From Fear to Friendship - Fostering friendships among all Americans
Janauary 1, 2016
Clergy corner: Let’s move from fear to friendship
By Khalid Saeed, Director Woodland Mosque & Islamic Center
Year 2015 was slouching towards its end and the year’s most festive time was about to start when on Dec. 2, in our country’s came the 355th mass shooting in San Bernardino.
A Syed Farooq shot and killed 14 people in a holiday party. It is tragic, it is so sad and my heart goes out to victims and their families that they had to endure this pain and loss in these festive days. We can speculate, but we still do not know the real motives or what triggered this senseless killing which happened in a work place holiday celebration party.
Unfortunately for the American Muslim community the killer had a Muslim name and using guilt by association the rhetoric of many political candidates has leaned toward inciting hatred and even condoning street mob mentality against a peace loving 7-million-strong American Muslim community.
A life in my religion is not only of infinite value, it is also sacred. Taking one’s own life is forbidden and Islam strictly forbids killing of the innocent. Even government cannot kill without due process. “Whoever kills a person [unjustly]…it is as though he has killed all mankind. And whoever saves a life, it is as though he had saved all mankind.” (Qur’an, 5:32)
One candidate in particular is using this tragedy and spinning it in the most vitriolic ways for political points. It is tragic and it is very sad when any person, who wants to be leader not only of our great nation but of the free world, purportedly wants to lead our country fanning the flames of hatred, bigotry, divisiveness and isolationism.
According to a mass shooting tracker maintained by the “Guns Are Cool,” a shooting is considered mass shooting when in an incident four or more people are killed. According to their report San Bernardino was the 355th mass shooting incident of year 2015. Even one incident is too many, but out of these 355 incidents we only found only four incidents in 2015 where people with Muslim names were involved. So of all those other 351 shootings, the perpetrators and motives get some temporary attention and noise and then are forgotten until the next incident at schools, at a mall, or a movie theater.
Our nation has a much bigger problem of hate being created by politicians and self-interest groups. There are groups, and foundations which organize and fund hate, bigotry in a systematic continuous fashion created for the sole purpose to generating hate and fear against others.
Hate certainly affects Muslims in the worst possible way, but if we look closely, it actually hurts all Americans. If we accept hate against one individual or a group then hate becomes an accepted phenomenon and part of a group, culture or a nation.
On the evening of June 17, ‘Charleston church massacre’ occurred at a black church during a prayer service, where nine people were killed by a gunman, including the senior pastor. Heidi Beirich, the director of the Intelligence Project for the Southern Poverty Law Center said that the gunman Dylann Roof’s reported self-declared motivation reflected a major topic on white supremacist websites, which are preoccupied with the idea that “whites are being hugely victimized by blacks and no one is paying attention.”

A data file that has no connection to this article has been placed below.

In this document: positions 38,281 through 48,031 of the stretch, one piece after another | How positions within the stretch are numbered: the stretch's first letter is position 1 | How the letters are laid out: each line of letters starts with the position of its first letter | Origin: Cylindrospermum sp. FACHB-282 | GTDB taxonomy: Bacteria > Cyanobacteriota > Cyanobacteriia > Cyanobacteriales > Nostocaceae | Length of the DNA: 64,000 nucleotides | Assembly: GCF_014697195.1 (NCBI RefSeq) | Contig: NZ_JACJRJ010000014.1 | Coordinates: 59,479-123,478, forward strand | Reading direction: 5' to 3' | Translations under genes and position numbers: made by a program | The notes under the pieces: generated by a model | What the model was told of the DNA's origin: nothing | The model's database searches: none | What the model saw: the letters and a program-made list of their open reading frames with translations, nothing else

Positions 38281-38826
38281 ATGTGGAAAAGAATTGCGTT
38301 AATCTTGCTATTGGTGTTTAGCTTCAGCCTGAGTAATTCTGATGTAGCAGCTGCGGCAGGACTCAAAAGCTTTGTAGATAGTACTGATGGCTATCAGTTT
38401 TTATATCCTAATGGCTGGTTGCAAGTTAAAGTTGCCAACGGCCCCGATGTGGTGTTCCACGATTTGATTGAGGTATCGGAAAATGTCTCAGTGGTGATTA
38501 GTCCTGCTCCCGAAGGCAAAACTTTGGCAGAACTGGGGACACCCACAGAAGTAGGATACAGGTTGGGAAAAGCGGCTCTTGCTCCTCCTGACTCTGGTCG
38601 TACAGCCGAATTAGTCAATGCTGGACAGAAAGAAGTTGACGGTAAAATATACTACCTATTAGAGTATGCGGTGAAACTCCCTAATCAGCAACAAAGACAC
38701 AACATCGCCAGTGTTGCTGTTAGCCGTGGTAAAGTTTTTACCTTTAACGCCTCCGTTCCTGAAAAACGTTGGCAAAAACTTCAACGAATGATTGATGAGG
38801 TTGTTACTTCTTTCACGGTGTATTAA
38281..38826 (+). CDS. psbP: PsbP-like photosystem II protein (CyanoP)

Later Roof is reported to say that he wanted to start a race war. Alarmingly, Roof was not charged with terrorism but charged for federal hate crimes and firearms charges.
On Oct.1, we faced another mass shooting where 10 people were killed when gunman Chris Mercer opened fire at Oregon’s Umpqua Community College. Mercer had hate against and targeted Christians specifically, according to the father of a wounded student.
The New York Time reports that on Nov. 27, motivated by his religious convictions, Robert Lewis Dear opened fire inside a planned parenthood Clinic in Colorado killing three and injuring nine people.
Only one of those four people was a Muslim but they all seem to be motivated by hate in their hearts, which for some reason created intolerance for the others, and eventually they acted upon their hate in most savage way.
There certainly are some forces creating a culture of hate and intolerance, but peace loving silent Americans need to stand up to hate, get united and active to create a culture of peace, love and getting along. This hate can be won only through love and harmony which is the main objective of the American Muslim Voice Foundation.
The AMV is a national organization (started by Muslims but for all Americans) has just started a campaign to build inter-community, inter-faith peace, harmony and unity. By joining hands with all our friends and partners we plan to organize united candlelight prayer services at all religious or cultural places, at a Mosque, a Synagogue, a Church, Temple or a Gurdawara.
The AMV Foundation’s local communication director Dr.Firdos Sheikh said it best, “God willing, we are off to a great start in 2016 with a National Campaign for new hope, a new message, and a new culture of peace. The AMV is a platform that integrates all elements of Humanism such as love, respect, faith, culture, tolerance and unity of all the people of the world and celebrating love, harmony, peace, and above all ushering in unified solidarity!”
Please join us at Woodland Mosque and Islamic Center on at 4 p.m., Sunday, Jan. 10, for a united, “Hands Around the Mosque” Inter-Community, Inter-Faith Candlelight Prayer Service and kick start a national wave of Peace-Harmony and Unity.